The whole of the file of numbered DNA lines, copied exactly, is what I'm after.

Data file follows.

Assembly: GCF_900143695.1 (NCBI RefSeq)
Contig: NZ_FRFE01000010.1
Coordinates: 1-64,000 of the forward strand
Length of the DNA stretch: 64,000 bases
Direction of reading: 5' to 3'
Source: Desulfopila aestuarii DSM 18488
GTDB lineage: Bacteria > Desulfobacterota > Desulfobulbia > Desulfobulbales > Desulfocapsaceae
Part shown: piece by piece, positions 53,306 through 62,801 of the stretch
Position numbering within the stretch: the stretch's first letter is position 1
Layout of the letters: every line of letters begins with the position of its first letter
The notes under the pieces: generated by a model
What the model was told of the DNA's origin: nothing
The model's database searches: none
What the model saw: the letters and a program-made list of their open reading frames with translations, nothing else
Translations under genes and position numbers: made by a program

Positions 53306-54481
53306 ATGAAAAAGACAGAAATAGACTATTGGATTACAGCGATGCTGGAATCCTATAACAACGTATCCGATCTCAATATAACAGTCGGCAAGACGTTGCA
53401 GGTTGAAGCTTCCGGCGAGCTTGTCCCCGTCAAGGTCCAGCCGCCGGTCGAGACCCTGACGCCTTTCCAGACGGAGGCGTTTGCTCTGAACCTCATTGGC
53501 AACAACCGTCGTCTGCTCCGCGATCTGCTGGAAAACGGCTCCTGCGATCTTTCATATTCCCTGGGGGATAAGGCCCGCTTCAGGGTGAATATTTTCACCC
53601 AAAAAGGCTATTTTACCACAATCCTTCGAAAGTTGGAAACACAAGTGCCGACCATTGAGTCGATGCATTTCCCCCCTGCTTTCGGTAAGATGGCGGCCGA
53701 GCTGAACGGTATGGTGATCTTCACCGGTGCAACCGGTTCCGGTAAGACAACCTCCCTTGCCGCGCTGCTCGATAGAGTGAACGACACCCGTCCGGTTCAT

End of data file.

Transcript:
Assembly: GCF_900143695.1 (NCBI RefSeq)
Contig: NZ_FRFE01000010.1
Coordinates: 1-64,000 of the forward strand
Length of the DNA stretch: 64,000 bases
Direction of reading: 5' to 3'
Source: Desulfopila aestuarii DSM 18488
GTDB lineage: Bacteria > Desulfobacterota > Desulfobulbia > Desulfobulbales > Desulfocapsaceae
Part shown: piece by piece, positions 53,306 through 62,801 of the stretch
Position numbering within the stretch: the stretch's first letter is position 1
Layout of the letters: every line of letters begins with the position of its first letter
The notes under the pieces: generated by a model
What the model was told of the DNA's origin: nothing
The model's database searches: none
What the model saw: the letters and a program-made list of their open reading frames with translations, nothing else
Translations under genes and position numbers: made by a program

Positions 53306-54481
53306 ATGAAAAAGACAGAAATAGACTATTGGATTACAGCGATGCTGGAATCCTATAACAACGTATCCGATCTCAATATAACAGTCGGCAAGACGTTGCA
53401 GGTTGAAGCTTCCGGCGAGCTTGTCCCCGTCAAGGTCCAGCCGCCGGTCGAGACCCTGACGCCTTTCCAGACGGAGGCGTTTGCTCTGAACCTCATTGGC
53501 AACAACCGTCGTCTGCTCCGCGATCTGCTGGAAAACGGCTCCTGCGATCTTTCATATTCCCTGGGGGATAAGGCCCGCTTCAGGGTGAATATTTTCACCC
53601 AAAAAGGCTATTTTACCACAATCCTTCGAAAGTTGGAAACACAAGTGCCGACCATTGAGTCGATGCATTTCCCCCCTGCTTTCGGTAAGATGGCGGCCGA
53701 GCTGAACGGTATGGTGATCTTCACCGGTGCAACCGGTTCCGGTAAGACAACCTCCCTTGCCGCGCTGCTCGATAGAGTGAACGACACCCGTCCGGTTCAT